A hostile NTV camera crew stalked Alexeyeva when she met with businessman and philanthropist Dmitry Zemin and former prime minister Mikhail Kasyanov (at 2:32) , who are accused in the video of funding the March for Peace two weeks ago in Moscow  which 26,000 protested the war in Ukraine.

The Moscow Group to Assist the Implementation of the Helsinki Accords, known for short as the Moscow Helsinki Group, was founded in May 1976, one year after the signing of the 1975 Helsinki Final Act on Security and Cooperation in Europe. It was among a few such groups at the time that took international law seriously and saw it as a tool to liberalize oppressive conditions in the Soviet bloc.

It was the first of such monitoring groups related to Helsinki and spawned a network of them all over the former Soviet Union and Eastern Europe and eventually the West, where Human Rights Watch, which began as Helsinki Watch, followed the model established by Dr. Yuri Orlov, a physicist, Alexeyeva, Elena Bonner, wife of Nobel Prize Laureate and physicist Dr. Andrei Sakharov and other scientists and intellectuals.

The group and its affiliates prepared hundreds of reports on everything from labor rights to religious freedom, which they placed in the Western press and foreign broadcasting programs at a time when such writings were suppressed in the USSR. Ultimately more than 50 of the members of these groups were jailed for sentences as long as 7 years of prison and 5 years of exile. Alexeyeva and several other members chose to emigrate to the US rather than face jail and continued their work from abroad for more than a decade.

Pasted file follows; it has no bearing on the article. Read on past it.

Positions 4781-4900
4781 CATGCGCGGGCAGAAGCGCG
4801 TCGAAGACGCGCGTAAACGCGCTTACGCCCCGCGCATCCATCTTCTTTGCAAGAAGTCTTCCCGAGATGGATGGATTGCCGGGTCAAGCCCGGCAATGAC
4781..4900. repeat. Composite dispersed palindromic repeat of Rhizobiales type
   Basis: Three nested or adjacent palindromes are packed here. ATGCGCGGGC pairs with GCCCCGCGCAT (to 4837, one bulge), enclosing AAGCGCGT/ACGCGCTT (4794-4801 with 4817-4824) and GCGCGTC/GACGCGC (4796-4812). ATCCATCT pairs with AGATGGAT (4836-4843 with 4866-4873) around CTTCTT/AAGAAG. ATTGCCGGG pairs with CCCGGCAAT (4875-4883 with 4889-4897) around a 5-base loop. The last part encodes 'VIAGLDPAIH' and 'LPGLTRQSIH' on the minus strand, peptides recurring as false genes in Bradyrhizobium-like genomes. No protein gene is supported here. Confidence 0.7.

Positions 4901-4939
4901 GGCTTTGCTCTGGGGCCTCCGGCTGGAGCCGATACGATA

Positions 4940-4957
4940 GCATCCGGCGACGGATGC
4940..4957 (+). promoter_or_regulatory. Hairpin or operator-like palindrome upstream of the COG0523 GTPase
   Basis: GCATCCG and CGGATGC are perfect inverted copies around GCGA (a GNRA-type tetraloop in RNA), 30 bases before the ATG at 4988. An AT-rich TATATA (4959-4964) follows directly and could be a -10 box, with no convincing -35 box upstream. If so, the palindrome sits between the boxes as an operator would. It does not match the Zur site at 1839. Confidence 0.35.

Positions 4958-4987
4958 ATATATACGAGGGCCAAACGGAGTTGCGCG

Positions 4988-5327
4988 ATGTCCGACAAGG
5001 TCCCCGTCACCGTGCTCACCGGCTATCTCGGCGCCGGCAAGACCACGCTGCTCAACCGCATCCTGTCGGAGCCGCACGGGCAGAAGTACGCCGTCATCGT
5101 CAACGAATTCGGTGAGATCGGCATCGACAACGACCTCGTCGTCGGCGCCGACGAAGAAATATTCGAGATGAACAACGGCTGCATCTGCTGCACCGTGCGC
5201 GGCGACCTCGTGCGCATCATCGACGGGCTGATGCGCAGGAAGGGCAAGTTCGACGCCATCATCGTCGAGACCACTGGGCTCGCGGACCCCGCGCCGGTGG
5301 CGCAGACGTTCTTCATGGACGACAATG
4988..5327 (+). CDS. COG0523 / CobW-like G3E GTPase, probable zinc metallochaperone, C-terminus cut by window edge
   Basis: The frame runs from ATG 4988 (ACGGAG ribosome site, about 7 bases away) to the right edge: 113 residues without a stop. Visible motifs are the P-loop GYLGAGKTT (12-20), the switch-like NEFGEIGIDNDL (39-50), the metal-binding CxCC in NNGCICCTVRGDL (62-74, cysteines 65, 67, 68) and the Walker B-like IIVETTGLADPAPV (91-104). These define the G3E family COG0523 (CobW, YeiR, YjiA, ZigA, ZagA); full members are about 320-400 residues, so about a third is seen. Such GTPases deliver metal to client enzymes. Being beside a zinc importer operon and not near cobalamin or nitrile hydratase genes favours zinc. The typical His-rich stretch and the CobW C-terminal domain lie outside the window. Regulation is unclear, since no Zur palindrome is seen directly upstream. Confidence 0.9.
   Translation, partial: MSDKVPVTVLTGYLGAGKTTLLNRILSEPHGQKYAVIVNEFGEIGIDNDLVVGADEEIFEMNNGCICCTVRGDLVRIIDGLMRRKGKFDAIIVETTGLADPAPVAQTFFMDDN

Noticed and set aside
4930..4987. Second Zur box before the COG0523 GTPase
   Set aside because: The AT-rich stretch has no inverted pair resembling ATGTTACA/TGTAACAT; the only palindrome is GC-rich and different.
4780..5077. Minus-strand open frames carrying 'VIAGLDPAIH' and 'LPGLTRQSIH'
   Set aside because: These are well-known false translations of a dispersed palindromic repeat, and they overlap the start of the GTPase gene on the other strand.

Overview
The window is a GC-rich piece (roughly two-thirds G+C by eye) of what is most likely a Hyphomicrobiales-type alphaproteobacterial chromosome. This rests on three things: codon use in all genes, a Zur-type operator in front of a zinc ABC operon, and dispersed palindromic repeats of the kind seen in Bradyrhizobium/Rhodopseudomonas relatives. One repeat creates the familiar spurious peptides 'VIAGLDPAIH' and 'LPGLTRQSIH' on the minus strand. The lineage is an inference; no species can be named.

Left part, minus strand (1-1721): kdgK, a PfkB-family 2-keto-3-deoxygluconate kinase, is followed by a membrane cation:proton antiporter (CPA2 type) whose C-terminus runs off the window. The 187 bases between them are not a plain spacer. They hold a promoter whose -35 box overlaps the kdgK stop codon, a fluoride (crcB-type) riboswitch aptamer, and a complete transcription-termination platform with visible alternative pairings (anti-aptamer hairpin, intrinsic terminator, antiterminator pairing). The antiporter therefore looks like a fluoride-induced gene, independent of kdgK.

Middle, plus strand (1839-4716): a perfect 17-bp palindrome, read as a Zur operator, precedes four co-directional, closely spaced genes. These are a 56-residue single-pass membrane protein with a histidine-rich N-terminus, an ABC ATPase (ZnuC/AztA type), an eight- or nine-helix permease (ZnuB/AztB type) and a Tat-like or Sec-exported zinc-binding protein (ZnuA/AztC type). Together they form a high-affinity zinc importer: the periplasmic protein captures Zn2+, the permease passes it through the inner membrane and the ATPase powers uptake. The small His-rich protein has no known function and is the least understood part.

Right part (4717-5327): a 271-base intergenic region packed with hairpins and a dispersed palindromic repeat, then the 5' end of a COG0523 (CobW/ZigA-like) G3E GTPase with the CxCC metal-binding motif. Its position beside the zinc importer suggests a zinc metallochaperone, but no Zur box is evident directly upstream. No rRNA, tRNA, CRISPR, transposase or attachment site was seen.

Inside the Soviet Union, lower-profile dissidents persevered throughout the 1970s and 1980s, until the group suspended itself activities and announced a "dissolution" in 1984 when Bonner was arrested and exiled and the lawyer Sofya Kalistratova was threatened with arrest. They resumed in 1988 after some political prisoners were released such as biochemist Sergei Kovalev, and ultimately in the 1990s, Alexeyeva was able to return to Moscow to assume leadership of the group. The organization focused on prison conditions, freedom of speech and assembly, and legal aid to citizens and conditions in Russia's regions, far worse than Moscow.

At one time, Putin even gave Alexeyeva, now 87, a bouquet of flowers on her birthday, and an official congratulatory message was published on her 85th birthday on

For a period in the 2000s, Alexeyeva was a member of the Presidential Council on Civil Society Development and Human Rights, but did not run for renewal of her office citing increasing cooptation of the human rights movement amid a worsening climate for human rights.  She and her colleagues were begrudgingly tolerated for some years and even able to get meetings with top law-enforcement and political leaders to press their concerns. During the presidency of Dmitry Medvedev, the group members met in a televised meeting to discuss poor conditions in prisons and for labor migrants.

But recently, however, the human rights advocates began to be lumped together with political opposition like Alexey Navalny, although they were not members of opposition parties, and have been castigated as "fifth columnists."

Alexeyeva has been a long-time outspoken critic of the Kremlin and is likely to remain so.